Perhaps we could democratise not the jobs of authority (let them be done by competent people), but the selection of the sacred texts and objects.  I want to vote for the the Ghent Altar.  Media and screens as channels of engagement with the objects of veneration could become the sacred objects.  People might develop variants of potter’s nod, which would look remarkably like the bobbing found in prayer.  Let everyone’s world be real, might be our slogan.

On the outer panels of the altar, there are four figures in one row: the flanks are the patrons, all fleshy, very very real and present.  The middle two are saints and they are paintings of statues.  Representations of representations.  Because they are above mere humans in the neo-Platonic hierarchy, you cannot see them, which would be to be in their presence.  You must content yourself thus with a representation.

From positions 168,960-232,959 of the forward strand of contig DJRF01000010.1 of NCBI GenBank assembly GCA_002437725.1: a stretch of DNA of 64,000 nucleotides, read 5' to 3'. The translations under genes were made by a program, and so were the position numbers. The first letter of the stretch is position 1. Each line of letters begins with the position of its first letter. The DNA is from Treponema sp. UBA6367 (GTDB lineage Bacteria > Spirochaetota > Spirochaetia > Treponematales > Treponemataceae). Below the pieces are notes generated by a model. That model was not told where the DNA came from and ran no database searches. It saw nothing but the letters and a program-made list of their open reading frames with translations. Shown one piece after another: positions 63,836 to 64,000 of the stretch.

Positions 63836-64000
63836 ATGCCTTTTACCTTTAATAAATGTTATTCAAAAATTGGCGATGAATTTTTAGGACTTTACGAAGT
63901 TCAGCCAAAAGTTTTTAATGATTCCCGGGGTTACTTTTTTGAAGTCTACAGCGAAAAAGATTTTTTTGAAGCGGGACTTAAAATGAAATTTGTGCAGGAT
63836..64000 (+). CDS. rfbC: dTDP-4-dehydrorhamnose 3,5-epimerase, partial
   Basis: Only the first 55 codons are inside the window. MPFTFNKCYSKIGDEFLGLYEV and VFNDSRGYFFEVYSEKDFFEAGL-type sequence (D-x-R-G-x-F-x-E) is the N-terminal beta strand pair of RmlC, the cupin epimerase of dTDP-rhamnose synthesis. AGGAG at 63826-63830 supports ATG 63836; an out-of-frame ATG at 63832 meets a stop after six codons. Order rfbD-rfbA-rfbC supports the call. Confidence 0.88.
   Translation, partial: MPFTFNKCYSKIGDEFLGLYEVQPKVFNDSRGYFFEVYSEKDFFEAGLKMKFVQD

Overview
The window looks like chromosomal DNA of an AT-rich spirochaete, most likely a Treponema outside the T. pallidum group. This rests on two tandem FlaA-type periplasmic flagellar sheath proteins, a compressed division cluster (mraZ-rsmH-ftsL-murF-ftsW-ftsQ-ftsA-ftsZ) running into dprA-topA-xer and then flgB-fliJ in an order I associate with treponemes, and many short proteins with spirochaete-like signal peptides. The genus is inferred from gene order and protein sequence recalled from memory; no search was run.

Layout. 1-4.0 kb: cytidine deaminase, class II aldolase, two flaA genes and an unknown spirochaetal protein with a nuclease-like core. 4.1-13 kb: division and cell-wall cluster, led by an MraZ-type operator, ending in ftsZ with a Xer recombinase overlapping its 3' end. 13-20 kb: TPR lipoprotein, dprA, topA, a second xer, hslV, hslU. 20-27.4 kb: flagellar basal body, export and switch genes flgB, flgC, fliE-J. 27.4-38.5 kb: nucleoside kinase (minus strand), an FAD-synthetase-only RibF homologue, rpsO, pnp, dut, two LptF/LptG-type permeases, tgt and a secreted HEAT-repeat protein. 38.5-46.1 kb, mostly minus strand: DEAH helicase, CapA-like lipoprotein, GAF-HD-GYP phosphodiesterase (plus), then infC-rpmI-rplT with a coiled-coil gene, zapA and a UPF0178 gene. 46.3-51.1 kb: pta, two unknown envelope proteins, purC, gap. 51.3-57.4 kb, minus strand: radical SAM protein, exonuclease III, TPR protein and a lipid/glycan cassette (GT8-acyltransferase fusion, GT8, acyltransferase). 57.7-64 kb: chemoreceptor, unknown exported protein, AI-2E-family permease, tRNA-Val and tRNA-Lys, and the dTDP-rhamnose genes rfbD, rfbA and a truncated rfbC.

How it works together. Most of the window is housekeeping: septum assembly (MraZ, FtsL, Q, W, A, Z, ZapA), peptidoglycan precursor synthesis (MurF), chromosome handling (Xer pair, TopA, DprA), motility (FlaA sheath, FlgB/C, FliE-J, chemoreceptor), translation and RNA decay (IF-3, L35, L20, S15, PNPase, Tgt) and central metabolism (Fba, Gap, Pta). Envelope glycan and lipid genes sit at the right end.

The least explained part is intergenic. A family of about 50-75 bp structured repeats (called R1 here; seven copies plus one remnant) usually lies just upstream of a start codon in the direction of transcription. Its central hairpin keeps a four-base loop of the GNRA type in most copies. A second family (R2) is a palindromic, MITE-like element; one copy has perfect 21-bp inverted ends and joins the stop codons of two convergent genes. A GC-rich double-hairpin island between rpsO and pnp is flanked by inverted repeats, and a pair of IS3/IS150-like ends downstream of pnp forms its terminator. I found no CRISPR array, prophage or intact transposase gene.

We can use linear time warping, via high speed cameras or time lapse, to perceive events at timescales that are at some remove from that established by our metabolism.  Watching drops into water, or watching plants fight and unfold, we recognize that events as salient as any we could see are going on all around us all the time.

But what if we explore non-linear time-warping.  We could look at the world through non-linear functions.  Start with periodic ones, and you are looking at loops. That’s cool and interesting. But once we break into non-periodic functions, the whole world becomes strange and different.  What do we see?  We will see more clearly that the simple things and events that we recognize are as much a function of the perceiver (the function) as they are of the world.  That should help us to develop a better sense of perspective for how we usually see things.